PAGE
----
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SARS phishing scam from sun email

Monday, August 13th, 2018

If you receive an email with the subject “SARS eFilings” from any university email account, do not respond or click on the link. This is not a legitimate email from SARS.

The suspicious email is being sent from compromised staff email accounts informing users that “An EMP Statement of Account for the tax payer listed below has been issued by SARS” and you “need to log into the google doc with your correct details to view the document”. (as shown in example below):

It is important that you help us by spreading the word, informing us about suspicious mails and letting your colleagues and friends know about the scams. You are our eyes and ears, and your input, information and questions are extremely valuable.

When you click on links and provide your information on phishing emails, criminals will be able to gain access to your personal information. If you clicked on the link of this phishing email, immediately go to the www.sun.ac.za/useradm website and change the passwords on all your university accounts.

Remember that once the phishers lose control of one compromised account they might simply move over to another account and they might also close the website they were using once it is blocked by us and would use another one that looks and acts in the same way. Currently, the phishers are servers in Europe to launch their attacks. This is a common tactic with a spear-phishing attack such as this. 

To help us, please:

  • continue to watch out for mail like or similar to this and do NOT respond to it, click on links or provide your email address username or password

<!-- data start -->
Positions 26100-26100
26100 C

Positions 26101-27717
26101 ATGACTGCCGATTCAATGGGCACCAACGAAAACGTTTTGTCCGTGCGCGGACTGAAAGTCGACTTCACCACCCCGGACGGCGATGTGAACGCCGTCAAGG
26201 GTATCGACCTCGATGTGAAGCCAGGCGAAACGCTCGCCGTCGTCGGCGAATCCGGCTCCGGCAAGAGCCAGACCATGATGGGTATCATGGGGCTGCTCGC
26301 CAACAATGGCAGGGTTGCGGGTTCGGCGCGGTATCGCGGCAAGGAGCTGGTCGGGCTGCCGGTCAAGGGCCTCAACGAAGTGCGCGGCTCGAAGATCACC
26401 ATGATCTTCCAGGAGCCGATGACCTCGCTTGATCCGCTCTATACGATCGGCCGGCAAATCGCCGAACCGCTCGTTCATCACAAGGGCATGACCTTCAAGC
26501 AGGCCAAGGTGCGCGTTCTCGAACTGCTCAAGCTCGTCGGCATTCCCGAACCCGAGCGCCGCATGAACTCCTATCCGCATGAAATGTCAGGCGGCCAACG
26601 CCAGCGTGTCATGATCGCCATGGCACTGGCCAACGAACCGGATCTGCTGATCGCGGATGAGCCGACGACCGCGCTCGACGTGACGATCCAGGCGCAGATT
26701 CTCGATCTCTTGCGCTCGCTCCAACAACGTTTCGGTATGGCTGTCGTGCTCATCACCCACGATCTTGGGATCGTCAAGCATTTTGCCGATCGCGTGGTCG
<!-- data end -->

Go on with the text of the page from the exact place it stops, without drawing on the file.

• report the new phishing mail to the correct e-mail addresses of Information Technology Cyber Security using the method added to the bottom of this post
  • remember, just because a mail comes from a “student” or a “personnel” e-mail address and has university branding does not mean in any way that it is legitimate

If you have received mail that looks like this please immediately report it to the Information Technology Security Team using the following method: (especially if it comes from a university address)

  1. Start up a new mail addressed to sysadm@sun.ac.za (CC: help@sun.ac.za)
  2. Use the Title “SPAM” (without quotes) in the Subject.
  3. With this New Mail window open, drag the suspicious spam/phishing mail from your Inbox into the New Mail Window. It will attach the mail as an enclosure and a small icon with a light yellow envelope will appear in the attachments section of the New Mail.
  4. Send the mail.

IF YOU HAVE FALLEN FOR THE SCAM:

If you did click on the link of this phishing spam and unwittingly give the scammers your username, e-mail address and password you should immediately go to http://www.sun.ac.za/useradm and change the passwords on ALL your university accounts (making sure the new password is completely different, and is a strong password that will not be easily guessed.) as well as changing the passwords on your social media and private e-mail accounts (especially if you use the same passwords on these accounts.)

For more information on reporting and combating phishing and spam: http://blogs.sun.ac.za/it/en/2017/11/reporting-spam-malware-and-phishing/

[Information supplied by David Wiles]

 

Warning: Phishing scam exploiting ABSA new logo

Tuesday, July 17th, 2018

Many of you use ABSA as your bank of choice, as well as making use of ABSA Bank’s Internet Banking facilities, so this warning might be of particular significance.

Earlier this month ABSA announced a new logo – part of its rebranding campaign – and almost immediately phishing scammers exploited this opportunity to continue their nefarious campaign of identity theft through phishing email attacks.